Property is considered to be an asset. Thus, it can be used by its owner in financial transactions. One of the ways that this is done is through a property lien. However, property liens are governed by the laws of a particular state. Ohio is no different in that is has its own property lien laws.
A property lien is the term used for charging a particular property in exchange for the satisfaction of a debt. The owner of a property has the option of placing a lien on his or her property to get financing for a mortgage on it.
Aside from the lien stemming from the owner using the property to obtain a mortgage, property liens can result from a number of occasions. In Ohio, property liens can be made for debts that are not connected with the actual property being encumbered. This means that the owner of the property can place a property lien on his assets to satisfy other debts. For example, the property lien could be for the purpose of paying state and federal taxes, such as income tax. Another way in which Ohio allows property liens to be used is during divorce. One spouse may be awarded ownership of the marital home, but a property lien is granted over it in favor of the other spouse.
Read More: How to File a Property Lien
Ohio law also allows property liens to be used to protect the creditor. When a person fails to pay a debt to another, the creditor can take the case to court and ask that that judgment be entered in the land records so that the debt becomes a lien on the debtor's property. In cases where the debtor sells the property when the lien is still attached, the property lien still exists even after a new owner has been named. Businesses that supply the materials used to build a particular property may also use property liens in Ohio. They can obtain a "mechanics' and materialness" lien over the improvements made on the property.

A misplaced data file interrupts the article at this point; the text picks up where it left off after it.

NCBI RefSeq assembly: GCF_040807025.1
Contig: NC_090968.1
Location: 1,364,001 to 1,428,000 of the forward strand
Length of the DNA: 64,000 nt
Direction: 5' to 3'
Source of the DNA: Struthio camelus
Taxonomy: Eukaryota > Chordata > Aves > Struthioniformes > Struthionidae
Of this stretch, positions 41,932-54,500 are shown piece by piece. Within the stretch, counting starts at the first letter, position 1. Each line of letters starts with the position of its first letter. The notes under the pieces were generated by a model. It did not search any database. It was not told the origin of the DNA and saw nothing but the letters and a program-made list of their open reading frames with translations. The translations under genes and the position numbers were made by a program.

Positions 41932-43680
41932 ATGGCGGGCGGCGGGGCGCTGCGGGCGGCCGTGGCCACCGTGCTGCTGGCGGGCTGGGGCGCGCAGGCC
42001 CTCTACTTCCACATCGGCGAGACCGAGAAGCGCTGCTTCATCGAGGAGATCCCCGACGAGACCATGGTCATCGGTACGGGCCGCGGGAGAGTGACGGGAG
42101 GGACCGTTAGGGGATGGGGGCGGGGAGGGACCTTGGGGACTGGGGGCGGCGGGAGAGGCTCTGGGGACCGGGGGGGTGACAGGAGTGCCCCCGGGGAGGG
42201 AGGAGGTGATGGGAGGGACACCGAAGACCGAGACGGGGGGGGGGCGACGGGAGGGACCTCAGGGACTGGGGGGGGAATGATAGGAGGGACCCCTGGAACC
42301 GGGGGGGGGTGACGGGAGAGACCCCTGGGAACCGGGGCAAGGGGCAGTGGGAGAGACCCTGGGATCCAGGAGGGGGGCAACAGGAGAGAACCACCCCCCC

In Ohio, property liens are governed by the existing laws of the state. However, parties that enter a lien are allowed to agree to use an alternative dispute resolution. This means that the court is not the only venue where property lien disputes can be resolved. The case may be tried and judgment promulgated at a legitimate alternative dispute resolution venue. However, the court system still maintains its jurisdiction to enforce the results of the alternative dispute resolution.
Property lien laws in Ohio state that the property is released from this encumbrance when the debtor has satisfied the debt or obligation that was originally made. Remember that a lien is placed because of an unfulfilled obligation. When the obligation no longer exists, there is no need to place a lien on the property. Another way in which liens on a property are satisfied is when the creditor fails to enforce the lien within a specified period of time. It is unreasonable for the owner to indefinitely wait for the creditor to exercise his right over the property, so inaction over a specified period releases the property from the encumbrance.